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Future Microbiol. 2007 Oct;2(5):501-12.

Carbapenemases: molecular diversity and clinical consequences.

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  • 1Université Paris XI, Service de Bactériologie-Virologie, Hôpital de Bicêtre, Assistance Punblique/Hôpitaux de Paris, Faculté de Médecine Paris-Sud, 94275 K.-Bicêtre, France.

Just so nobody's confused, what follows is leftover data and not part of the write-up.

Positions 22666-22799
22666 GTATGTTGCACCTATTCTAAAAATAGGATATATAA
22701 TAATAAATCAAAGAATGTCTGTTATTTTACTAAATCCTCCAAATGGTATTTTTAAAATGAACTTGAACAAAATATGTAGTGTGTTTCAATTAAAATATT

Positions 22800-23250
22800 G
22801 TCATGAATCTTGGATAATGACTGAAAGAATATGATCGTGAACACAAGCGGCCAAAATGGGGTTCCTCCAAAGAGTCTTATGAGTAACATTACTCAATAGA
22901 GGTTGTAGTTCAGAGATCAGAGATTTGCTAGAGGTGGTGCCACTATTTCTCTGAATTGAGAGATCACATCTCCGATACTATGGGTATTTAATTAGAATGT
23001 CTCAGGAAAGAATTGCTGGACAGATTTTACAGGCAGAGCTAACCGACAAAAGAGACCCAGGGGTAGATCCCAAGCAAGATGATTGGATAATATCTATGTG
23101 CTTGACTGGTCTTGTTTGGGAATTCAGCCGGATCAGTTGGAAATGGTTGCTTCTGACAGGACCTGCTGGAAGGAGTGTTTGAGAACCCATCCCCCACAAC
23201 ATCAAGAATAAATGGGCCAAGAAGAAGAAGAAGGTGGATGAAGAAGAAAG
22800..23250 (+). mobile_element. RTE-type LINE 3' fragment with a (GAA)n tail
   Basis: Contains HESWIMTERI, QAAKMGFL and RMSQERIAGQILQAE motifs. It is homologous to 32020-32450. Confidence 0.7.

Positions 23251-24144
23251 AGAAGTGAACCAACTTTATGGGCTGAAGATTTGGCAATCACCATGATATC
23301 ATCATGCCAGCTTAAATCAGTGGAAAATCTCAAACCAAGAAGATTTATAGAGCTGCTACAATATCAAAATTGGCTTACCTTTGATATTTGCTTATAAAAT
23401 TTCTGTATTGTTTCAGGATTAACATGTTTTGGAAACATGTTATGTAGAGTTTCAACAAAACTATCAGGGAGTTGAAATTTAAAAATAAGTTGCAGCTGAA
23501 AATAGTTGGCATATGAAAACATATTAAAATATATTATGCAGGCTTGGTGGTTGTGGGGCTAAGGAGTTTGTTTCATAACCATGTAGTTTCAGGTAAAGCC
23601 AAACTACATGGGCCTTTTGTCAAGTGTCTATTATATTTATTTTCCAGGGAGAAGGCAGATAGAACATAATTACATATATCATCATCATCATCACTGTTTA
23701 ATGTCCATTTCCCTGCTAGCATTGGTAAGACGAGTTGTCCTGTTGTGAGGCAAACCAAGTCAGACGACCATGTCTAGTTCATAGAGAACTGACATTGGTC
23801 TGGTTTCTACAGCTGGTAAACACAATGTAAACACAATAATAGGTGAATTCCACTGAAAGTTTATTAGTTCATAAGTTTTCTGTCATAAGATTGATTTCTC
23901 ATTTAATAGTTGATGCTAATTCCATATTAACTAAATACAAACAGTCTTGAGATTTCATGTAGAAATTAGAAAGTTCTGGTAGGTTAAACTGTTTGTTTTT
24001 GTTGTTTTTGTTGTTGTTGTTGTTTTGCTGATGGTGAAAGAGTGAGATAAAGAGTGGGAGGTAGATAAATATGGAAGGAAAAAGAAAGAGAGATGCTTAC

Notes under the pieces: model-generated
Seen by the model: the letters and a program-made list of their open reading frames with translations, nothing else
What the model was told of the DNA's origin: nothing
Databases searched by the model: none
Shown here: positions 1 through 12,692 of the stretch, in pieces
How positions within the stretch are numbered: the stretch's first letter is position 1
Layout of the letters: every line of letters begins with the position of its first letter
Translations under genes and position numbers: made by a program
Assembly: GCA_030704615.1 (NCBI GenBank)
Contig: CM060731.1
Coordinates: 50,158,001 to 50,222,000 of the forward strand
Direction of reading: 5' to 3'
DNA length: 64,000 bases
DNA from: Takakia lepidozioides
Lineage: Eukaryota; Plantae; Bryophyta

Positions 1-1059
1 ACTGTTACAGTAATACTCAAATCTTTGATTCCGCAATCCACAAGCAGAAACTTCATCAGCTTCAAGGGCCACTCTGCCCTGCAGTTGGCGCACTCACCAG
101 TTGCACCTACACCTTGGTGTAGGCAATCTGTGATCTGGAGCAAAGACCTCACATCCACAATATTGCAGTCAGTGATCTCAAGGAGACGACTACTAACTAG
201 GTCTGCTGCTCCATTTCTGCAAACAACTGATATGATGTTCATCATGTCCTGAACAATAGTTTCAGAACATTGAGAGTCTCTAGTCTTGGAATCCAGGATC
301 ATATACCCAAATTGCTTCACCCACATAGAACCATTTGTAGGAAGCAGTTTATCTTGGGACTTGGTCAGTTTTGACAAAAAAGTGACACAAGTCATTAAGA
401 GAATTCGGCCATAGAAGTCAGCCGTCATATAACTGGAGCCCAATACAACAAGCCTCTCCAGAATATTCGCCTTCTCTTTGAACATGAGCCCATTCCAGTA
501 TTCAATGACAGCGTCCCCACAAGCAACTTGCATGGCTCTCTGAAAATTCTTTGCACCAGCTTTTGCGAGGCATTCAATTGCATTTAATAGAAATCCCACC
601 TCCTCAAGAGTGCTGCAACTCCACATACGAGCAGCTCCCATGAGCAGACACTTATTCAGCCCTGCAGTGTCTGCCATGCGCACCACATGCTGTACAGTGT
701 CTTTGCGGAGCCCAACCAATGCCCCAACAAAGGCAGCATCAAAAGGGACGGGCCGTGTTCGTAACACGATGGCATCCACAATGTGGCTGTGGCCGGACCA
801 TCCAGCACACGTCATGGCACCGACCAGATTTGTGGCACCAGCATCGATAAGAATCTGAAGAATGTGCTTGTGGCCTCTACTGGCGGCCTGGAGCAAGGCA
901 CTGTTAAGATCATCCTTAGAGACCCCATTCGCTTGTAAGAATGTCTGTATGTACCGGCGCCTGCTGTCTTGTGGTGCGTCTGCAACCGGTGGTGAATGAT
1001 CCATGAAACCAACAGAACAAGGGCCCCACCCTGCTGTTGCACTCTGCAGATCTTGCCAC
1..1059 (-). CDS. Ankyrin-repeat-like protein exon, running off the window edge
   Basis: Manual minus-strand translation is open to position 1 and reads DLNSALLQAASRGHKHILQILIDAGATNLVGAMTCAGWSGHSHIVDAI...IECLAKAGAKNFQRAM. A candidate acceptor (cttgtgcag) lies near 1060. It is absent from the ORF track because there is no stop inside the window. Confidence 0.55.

Carbapenemases are beta-lactamases that hydrolyze most beta-lactams including carbapenems. Carbapenemases are classified in four molecular classes; those belonging to class A are the chromosomally-encoded and clavulanic acid-inhibited IMI, NMC-A and SME, identified in Enterobacter cloacae and Serratia marcescens; the plasmid-encoded KPC enzymes identified in Enterobacteriaceae (and rarely in Pseudomonas aeruginosa); and the GES-type enzymes identified in Enterobacteriaceae and P. aeruginosa. The class B enzymes are the most clinically-significant carbapenemases; they are metallo-beta-lactamases, mostly of the IMP and the VIM series. They have been reported worldwide and their genes are plasmid- and integron-located, hydrolyzing all beta-lactams with the exception of aztreonam. One single plasmid-mediated AmpC beta-lactamase, CMY-10, identified in an Enterobacter aerogenes isolate, has been shown to be a cephaslosporinase with some carbapenemase properties. Finally, the class D carbapenemases are being increasingly reported, mostly in Acinetobacter baumannii, and they compromise the efficacy of imipenem and meropenem significantly.

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